Videos can be a very effective tool in introducing a topic to students in an engaging way. There are several cyberbullying videos that I have used before. I like them because they are the perfect way to begin a conversation and open up communication with students. My school subscribes to BrainPop and there are several different videos on there about digital safety. But if your school does not have BrainPop, there are some free videos that you can use. And as always, please preview any video before you show it to your students. Many of the video links are from youtube. However, if you do a search for the video you may be able to find them hosted on other sites.
  • NetSmartz is an online curriculum resource that provides in-depth lesson plans and materials to teach students all about digital safety, including cyberbullying. One is titled Terrible tEXt and discusses what to do if you receive a threatening or mean text message. 
  • This video is actually a 50 second commercial from the AdCouncil. It would make for an excellent lesson introduction on the topic. Here is a youtube link to the video: Cyberbullying Prevention Commercial.
  • This video is titled The Cyberbullying Virus. It is less than 5 minutes and does focus more on the "mean girl" syndrome. I would show it to 5th graders or middle school students.
  • This website from the Cyberbullying Research Institute has many different cyberbullying videos on it. Some of the videos are not appropriate for elementary students, but several of them are. One is called Digital Smile Cards and talks about a way to promote positivity in school. Pause and Think and The Common Sense Census are some others. 
  • Planet Nutshell is a company that produces various animation videos. They created quite a few internet safety videos for K-12 students. The videos have suggested grade levels. Click here to look at them. 

PBS Learning Media

There are several videos on this PBS site about cyberbullying, but the most useful resource I found is not a video at all, it is more of an interactive slideshow. It is the first link on the page. You could easily do this as a whole-class activity or have students work on it individually. There are a couple of videos embedded in the slideshow as well as different places for students to type in responses based on what they have learned. I had to sign up for a free account in order to access it. Students can also have an account to save their work. Click here to take a look.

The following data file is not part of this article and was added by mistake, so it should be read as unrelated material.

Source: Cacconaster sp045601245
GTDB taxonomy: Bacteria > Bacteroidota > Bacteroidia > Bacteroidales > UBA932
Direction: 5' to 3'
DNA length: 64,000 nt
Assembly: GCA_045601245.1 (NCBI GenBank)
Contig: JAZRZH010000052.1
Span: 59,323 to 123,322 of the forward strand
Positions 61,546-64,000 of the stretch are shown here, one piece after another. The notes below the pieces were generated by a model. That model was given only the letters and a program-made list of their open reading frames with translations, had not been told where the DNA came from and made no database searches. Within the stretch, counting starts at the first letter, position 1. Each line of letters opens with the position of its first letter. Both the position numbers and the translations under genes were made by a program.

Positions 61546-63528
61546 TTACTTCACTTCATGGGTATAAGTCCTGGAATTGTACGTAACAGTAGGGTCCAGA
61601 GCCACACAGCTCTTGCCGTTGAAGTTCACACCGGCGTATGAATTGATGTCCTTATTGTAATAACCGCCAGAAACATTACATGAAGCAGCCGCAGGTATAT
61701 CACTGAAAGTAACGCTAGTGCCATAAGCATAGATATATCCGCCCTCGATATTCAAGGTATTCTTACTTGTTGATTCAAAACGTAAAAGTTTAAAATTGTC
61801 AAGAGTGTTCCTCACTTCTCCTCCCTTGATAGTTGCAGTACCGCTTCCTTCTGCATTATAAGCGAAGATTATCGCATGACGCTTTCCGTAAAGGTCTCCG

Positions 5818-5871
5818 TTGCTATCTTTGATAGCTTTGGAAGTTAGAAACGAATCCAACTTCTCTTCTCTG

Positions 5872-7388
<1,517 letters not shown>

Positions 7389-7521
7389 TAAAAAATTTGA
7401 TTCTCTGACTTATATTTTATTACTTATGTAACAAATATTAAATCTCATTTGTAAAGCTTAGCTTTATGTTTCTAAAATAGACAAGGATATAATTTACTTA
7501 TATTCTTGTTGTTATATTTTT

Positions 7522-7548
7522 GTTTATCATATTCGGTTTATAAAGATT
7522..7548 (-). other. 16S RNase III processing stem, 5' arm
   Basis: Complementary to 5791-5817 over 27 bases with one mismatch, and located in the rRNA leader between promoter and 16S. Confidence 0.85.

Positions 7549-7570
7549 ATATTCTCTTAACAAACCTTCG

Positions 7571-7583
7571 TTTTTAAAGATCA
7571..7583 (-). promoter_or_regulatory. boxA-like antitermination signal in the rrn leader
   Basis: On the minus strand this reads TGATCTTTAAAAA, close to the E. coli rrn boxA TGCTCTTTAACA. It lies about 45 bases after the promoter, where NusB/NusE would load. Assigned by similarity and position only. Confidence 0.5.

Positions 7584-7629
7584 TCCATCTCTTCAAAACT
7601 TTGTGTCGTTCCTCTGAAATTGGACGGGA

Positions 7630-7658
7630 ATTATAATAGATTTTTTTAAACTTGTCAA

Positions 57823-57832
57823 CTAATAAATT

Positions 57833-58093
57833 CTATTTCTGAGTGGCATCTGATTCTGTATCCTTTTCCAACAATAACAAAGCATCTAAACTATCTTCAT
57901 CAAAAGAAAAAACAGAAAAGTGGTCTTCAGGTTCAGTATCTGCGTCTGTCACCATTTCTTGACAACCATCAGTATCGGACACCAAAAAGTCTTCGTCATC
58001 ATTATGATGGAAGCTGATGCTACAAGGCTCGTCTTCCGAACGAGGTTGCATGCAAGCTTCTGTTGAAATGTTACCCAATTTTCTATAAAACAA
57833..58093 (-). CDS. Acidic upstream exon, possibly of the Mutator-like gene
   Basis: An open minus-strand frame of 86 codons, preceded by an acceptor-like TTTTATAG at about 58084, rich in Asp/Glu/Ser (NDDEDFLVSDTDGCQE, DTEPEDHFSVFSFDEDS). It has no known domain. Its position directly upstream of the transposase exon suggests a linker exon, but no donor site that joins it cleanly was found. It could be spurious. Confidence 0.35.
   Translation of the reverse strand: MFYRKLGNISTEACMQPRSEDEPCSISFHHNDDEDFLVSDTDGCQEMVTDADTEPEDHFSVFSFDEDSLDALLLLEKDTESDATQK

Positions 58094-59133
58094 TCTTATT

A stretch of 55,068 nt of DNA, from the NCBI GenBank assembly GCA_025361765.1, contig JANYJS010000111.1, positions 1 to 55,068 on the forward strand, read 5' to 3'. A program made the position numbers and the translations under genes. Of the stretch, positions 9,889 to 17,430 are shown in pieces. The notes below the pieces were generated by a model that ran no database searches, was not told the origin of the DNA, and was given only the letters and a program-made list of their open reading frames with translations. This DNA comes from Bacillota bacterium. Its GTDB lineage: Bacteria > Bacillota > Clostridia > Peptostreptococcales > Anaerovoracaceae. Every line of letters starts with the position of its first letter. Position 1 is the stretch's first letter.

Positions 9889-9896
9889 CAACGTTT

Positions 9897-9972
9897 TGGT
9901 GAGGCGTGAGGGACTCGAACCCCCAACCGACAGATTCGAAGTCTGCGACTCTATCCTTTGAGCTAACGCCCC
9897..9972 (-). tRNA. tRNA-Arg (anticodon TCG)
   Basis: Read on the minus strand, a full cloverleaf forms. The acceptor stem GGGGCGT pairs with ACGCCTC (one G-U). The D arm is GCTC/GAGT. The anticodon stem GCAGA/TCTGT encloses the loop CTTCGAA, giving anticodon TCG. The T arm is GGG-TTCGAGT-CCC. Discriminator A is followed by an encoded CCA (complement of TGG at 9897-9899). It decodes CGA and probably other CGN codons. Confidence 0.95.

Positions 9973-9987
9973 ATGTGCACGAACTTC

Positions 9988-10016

• Bullying No Way is an Australian site with many different educational activities and lessons. There are several videos, discussion questions, writing ideas and more. 
  • Kids Against Bullies is a site created by the National Council on Bullying. There are videos, quizzes, discussion questions and activity ideas all about bullying (including cyberbullying)

My Products

I also have several digital literacy products in my store including one on cyberbullying.

This activity pack is geared toward upper elementary and middle school students. What students will learn:
  • What is cyberbullying? 
  • Examples of cyberbullying
  • Differences between cyberbullying and bullying
  • Strategies and tips on how to handle a cyberbullying situation (Take a BREAK)
What is included in this product:
  • 12 slide PowerPoint introduction/lesson
  • Discussion questions 
  • Guidelines on using this lesson with your students
  • 7 cyberbullying posters 
  • 8 cyberbullying situation cards
  • 3 situation worksheets (I chose 3 situations from the cards and put them on a worksheet. Students will need to answer some specific questions about each situation).
  • Recording sheet for the task cards (students can write how they would respond to 
  • each situation)
  • Assessments: 
  • Students write down how to respond to a cyberbully using the acronym BREAK
  • True or false assessment worksheet
In addition to learning what cyberbullying is, students need to learn strategies on how to deal with a cyberbully safely. To help students to remember I came up with the acronym BREAK.

The PowerPoint discusses the BREAK acronym but also goes over vocabulary like bystander and upstander. Students will also learn the differences between bullying and cyberbullying and read examples of cyberbullying.

There are 8 situation task cards that can be used in a variety of ways. You can use them as discussion starters with the whole class or as a writing prompt. You can have students work on the cards as a small group or center activity. In addition to the situation cards, there are also worksheets for students to write out their thoughts on some of the situations presented on the cards as well as two different assessments. 

This cyberbullying PowerPoint is part of my digital literacy bundle along with Digital Citizenship, Evaluating Websites and Plagiarism/Works Cited Activities

I also have an Internet Safety Pack for both lower and upper elementary students. Both of these resources touch on the subject of cyberbullying.

You can find all of these resources in the Digital Safety category of both my TpT and my online store

If you made it to the end of this post then you deserve a freebie! I created a free cyberbullying poster for you to download and display in your classroom or library. Just click the image below to download.

 Cyberbullying poster free download

staying cool in the library